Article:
Jan 15, 2002
Professional Status
Certified General Appraiser
State
Arkansas
Terri,

All that Jeff says is true, however I have used both and the CD version is better.

It does take some planning to use it. Fully charged it has over 100 minutes to use. IT will do all you can inspect in a day.

Its built wide angle is adequate, its forced flash is wonderfull for interior(I use it on all relos)

The CD-rw disk are about $3.50(www) and hold about 1,300 shots.

I usually quit at 700.

In actual practice, I make a directory called CD1, CD2 etc. Upon returning from inspections, the first thing is to "finalize it" As Jeff says, the more you have the longer it takes. Then I copy it to the desktop PC.

The built in desktop EXPLORE shows it in thumbnails or list. You can view and /or blow up for inspection.

I now rename the first and last pic of a property with my file # at the end, THus I can find any pic. For sales I add the address #. I take ineriors first and then the front, rear and street, so many times i do not need to view thumbnails. They do take longer to load, but not excessive, when they load. min explore, and that helps. You do need 512 mem for it to be fast.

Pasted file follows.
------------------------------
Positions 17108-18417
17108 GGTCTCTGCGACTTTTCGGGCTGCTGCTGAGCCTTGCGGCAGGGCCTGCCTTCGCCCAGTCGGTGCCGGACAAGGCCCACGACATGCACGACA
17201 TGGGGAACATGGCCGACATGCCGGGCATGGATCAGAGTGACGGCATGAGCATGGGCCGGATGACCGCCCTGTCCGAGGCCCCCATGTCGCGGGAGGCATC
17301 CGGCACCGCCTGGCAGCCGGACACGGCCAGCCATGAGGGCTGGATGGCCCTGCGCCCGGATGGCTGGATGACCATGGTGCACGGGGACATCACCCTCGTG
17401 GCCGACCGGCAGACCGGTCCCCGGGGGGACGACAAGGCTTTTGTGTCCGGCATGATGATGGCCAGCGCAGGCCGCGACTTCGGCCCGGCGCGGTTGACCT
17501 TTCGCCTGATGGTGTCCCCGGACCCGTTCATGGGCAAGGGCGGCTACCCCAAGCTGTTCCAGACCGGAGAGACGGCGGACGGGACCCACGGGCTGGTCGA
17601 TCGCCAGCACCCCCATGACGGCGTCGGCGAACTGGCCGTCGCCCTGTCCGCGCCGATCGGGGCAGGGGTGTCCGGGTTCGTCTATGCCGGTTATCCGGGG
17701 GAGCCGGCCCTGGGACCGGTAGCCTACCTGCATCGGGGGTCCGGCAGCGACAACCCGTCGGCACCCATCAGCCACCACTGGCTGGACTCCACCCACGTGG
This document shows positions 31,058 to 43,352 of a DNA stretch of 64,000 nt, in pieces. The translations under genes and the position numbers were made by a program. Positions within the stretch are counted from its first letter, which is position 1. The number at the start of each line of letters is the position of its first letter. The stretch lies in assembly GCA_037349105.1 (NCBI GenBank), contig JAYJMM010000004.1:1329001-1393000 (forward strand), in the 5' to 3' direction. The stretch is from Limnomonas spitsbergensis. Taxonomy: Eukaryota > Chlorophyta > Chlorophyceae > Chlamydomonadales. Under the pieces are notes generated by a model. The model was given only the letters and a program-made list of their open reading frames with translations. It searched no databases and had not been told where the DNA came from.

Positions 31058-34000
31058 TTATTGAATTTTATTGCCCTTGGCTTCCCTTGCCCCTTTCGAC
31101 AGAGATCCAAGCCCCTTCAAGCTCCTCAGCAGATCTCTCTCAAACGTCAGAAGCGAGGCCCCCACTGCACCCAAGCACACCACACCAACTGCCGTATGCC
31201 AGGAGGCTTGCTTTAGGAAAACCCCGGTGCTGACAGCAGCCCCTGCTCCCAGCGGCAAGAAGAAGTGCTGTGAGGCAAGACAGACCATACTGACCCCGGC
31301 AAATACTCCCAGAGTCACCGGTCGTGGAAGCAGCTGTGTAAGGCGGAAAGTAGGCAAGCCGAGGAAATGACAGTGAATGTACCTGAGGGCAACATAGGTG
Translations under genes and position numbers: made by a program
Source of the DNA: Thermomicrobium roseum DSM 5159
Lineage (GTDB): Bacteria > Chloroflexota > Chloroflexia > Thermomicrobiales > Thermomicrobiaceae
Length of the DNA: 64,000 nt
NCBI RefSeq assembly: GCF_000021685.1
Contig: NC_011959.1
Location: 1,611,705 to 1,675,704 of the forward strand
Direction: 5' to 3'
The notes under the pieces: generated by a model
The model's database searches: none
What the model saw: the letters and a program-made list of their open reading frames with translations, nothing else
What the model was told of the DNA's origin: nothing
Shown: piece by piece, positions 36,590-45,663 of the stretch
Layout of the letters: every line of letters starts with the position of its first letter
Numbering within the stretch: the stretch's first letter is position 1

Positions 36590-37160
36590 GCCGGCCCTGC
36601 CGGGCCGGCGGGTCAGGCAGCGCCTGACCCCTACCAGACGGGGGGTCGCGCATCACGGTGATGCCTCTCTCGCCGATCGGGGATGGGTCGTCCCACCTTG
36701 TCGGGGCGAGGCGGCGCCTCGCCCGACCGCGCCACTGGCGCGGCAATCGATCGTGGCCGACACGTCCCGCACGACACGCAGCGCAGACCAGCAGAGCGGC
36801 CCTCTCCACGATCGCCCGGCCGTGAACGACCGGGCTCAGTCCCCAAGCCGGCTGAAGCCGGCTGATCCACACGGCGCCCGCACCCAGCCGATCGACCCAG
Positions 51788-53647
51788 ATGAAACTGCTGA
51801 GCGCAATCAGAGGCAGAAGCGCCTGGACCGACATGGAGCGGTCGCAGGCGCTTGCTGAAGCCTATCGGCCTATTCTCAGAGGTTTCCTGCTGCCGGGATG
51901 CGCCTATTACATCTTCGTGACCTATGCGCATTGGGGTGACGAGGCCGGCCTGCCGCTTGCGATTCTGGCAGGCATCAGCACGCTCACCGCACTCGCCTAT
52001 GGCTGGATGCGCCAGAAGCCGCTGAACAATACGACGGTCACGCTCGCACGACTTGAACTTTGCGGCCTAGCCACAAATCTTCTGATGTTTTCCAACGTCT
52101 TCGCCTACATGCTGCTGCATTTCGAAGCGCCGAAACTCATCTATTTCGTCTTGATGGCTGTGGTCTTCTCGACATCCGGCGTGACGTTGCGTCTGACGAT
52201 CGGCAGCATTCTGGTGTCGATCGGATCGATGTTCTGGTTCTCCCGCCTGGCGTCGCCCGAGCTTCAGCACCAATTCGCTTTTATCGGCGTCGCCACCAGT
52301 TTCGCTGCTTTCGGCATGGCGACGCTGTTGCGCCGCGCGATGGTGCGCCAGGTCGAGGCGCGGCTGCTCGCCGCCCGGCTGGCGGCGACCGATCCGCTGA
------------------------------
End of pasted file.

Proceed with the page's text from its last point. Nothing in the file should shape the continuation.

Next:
After copying, then the little CD needs unfinalizing-this does take time but can be almost unattended. A word here----The quicker one does the initial copying to the hard drive the better-I have had a few . that when i tried to read or rename before copying to say "unreadable"

Thus, I have pics on the little CD and on the Hard drive.

They say the camera can be use another desktop CD, and that you do not have to finalize to get them into the desktop. MY USB port only works about 1/2 the time---so i always finalize and copy. This reduces the total capacity of the little CD --but so what.

My software pic pages ask fot the file # to import-thus by answering "CD1, scrolling down to wanted pic and hitting open" it is banged in.

Thus, for me it is much better than flopies, even though I got 200 for free.

Backward ed in arkansas
 

TC

Elite Member
Gold Supporting Member
Joined
Jan 31, 2002
Professional Status
Certified Residential Appraiser
State
Pennsylvania
Terrel,

I replaced my old floppy Mavica with the newer version that has the floppy drive and the Memory stick. The stick can hold up to 128 pics or more depending on size and resolution. I like it much better than just the floppy, had too many of them go bad on me. But I still carry some in the car in case I forget the stick. The newer versions of Sony computers have a bay for the memory stick, which makes me think they will be around for a long time.